The Dagmar (Defining Advertising Goals for Measured Advertising Results)

Topics: Marketing, Graphic design, Decision making Pages: 11 (2581 words) Published: January 25, 2013

The DAGMAR (Defining Advertising Goals for Measured Advertising Results) process, which was developed by Colley in 1961. This process has been very valuable towards advertising planning and setting objectives by placing an increased emphasis on different stages of the consumer decision-making process regarding final purchases. It uses the traditional hierarchy of effects model and suggests that the communication task must be specific and measurable. Therefore, it introduces a structure to measure the advertising results.

Characteristics of Effective Objectives

You already know that the success of any business strategy and plan depends on the objectives that they are designed around. Well-defined objectives serve as the main standard to measure the effectiveness of advertising. However, setting objectives is much harder than said. Several factors complicate the objective-setting process, especially in marketing communications. Some of the factors are as follows:

·Conflicting perspectives among decisions makers—usually there is no clear consensus among the participants in terms what marketing communication should accomplish. ·The marketing environment is complex and there are a number of factors that influence communication objectives (i.e., media, cost, dynamic nature of the market, etc.). ·Uncertainty about future events, customer behavior, and competitor actions.

So, what are the criteria for effective objectives in marketing communications? In general, the SMART acronym (introduced by Peter Drucker in The Practice of Management) is good for remembering important criteria of effective objectives. See Figure 5.1.

It is possible that you might identify some other important criterion for effective objectives (i.e., quantifiable), but these five criteria are the most commonly used characteristics of effective objectives.

For instance, “Our advertising should increase consumers’ knowledge of our product features,” is not a measurable advertising objective. On the other hand, “…to increase consumer awareness from 15 to 70%” is specific and measurable. However, is it realistic to expect a jump in awareness from 15 to 70%?

Below are good examples of solid SMART advertising objectives:

·We want to increase the firm’s market share by 10% this year. ·We want 35% of our target customers to be aware of our new product within the next 2 months.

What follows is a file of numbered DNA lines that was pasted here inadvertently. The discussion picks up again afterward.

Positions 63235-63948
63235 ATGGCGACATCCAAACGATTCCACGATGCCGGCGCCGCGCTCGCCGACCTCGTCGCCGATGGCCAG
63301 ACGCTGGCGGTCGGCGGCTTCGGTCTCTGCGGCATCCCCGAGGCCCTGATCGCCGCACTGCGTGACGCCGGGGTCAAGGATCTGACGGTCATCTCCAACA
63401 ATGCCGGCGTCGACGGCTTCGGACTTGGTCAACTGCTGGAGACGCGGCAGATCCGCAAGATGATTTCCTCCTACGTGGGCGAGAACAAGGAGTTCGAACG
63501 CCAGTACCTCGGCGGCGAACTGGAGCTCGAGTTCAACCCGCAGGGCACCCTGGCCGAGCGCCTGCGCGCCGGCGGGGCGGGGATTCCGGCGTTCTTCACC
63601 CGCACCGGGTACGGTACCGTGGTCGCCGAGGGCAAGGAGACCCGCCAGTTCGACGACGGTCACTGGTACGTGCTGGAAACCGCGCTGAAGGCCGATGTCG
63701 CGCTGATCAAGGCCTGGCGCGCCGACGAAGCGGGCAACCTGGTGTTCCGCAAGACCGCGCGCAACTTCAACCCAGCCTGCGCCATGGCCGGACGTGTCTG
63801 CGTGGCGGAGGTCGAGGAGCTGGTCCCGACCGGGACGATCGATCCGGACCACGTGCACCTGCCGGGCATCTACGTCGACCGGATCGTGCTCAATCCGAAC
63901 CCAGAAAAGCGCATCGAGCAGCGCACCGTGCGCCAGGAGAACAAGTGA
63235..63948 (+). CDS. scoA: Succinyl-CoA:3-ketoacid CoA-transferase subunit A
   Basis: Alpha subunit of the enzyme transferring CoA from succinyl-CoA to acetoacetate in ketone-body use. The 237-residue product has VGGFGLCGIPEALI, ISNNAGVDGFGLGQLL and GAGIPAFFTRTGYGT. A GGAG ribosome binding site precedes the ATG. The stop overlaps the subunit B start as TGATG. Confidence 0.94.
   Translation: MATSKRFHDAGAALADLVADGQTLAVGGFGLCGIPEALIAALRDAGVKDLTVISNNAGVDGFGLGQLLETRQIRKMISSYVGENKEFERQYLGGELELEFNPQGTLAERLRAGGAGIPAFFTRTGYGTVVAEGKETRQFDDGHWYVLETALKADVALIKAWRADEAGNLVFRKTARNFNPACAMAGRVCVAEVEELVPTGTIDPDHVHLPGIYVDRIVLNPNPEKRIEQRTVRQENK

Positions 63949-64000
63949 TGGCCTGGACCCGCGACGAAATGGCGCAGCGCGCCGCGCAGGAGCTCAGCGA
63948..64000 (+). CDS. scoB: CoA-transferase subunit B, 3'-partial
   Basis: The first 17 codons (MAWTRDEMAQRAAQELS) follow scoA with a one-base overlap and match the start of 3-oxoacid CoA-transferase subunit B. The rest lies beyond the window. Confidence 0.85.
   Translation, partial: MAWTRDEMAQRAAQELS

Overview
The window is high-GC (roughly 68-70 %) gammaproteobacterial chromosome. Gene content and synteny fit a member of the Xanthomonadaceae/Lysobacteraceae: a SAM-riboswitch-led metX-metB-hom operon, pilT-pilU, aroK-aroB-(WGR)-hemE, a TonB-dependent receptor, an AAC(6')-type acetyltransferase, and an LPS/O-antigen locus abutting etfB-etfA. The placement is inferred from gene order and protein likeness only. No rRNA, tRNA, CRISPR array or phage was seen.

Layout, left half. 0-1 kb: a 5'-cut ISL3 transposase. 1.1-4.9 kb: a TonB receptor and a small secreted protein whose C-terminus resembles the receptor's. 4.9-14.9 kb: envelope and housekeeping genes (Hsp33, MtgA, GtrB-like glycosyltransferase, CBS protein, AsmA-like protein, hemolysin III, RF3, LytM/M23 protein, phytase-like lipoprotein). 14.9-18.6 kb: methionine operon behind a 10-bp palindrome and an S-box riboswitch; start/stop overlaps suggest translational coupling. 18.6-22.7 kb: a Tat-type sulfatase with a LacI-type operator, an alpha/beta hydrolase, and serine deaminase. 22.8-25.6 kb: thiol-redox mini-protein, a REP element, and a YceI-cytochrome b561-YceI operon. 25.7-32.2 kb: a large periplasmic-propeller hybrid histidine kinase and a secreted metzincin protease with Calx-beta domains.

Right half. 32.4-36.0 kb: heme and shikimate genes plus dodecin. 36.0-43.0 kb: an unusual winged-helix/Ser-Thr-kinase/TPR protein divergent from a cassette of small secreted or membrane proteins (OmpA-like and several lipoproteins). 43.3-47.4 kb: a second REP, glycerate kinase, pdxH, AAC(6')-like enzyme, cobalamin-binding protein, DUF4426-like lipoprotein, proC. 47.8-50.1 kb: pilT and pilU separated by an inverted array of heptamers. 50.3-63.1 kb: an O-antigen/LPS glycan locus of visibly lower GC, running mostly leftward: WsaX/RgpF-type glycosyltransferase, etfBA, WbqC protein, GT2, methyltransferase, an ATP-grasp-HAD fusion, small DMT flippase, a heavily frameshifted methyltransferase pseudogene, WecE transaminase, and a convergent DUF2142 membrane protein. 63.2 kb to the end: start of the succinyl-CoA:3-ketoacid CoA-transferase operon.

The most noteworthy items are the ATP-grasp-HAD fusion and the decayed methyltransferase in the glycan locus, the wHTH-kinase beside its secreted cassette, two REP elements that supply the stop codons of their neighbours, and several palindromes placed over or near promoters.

Advertising Objectives: Sales Versus Communication

In general, advertising objectives may be broadly classified into two groups—sales and communication objectives.

Sales Objectives

Most people argue that the ultimate objective of advertising is to improve sales. Sales may be quantified and effectiveness of advertising can be measured using sales as the outcome. Direct response ads and retail advertising usually are good examples for this form of advertising objective. However, we know that there may be a number of other factors influencing sales. Factors related to the marketing mix and other uncontrollable variables may influence sales. Furthermore, the impact of the advertising may not happen in the short run, but rather may be stretched over a long time period (carryover effect). Therefore, the desired sales increase may not happen immediately in some situations, but this does not necessarily mean that the advertising failed.

Sales-oriented advertising objectives are frequently used by retailers. In this Macy's example below, the objective of the advertising is to increase sales for a specified time period and encourages customers to purchase by offering a discount for a limited time.

Communication Objectives

Philip Kotler argues that the objective of advertising is “to inform, persuade, reinforce a purchase decision."

In this view, the major objective of advertising is to change a customer’s attitude by creating awareness, knowledge, liking, and preference. It is argued that advertising should be seen as a force...
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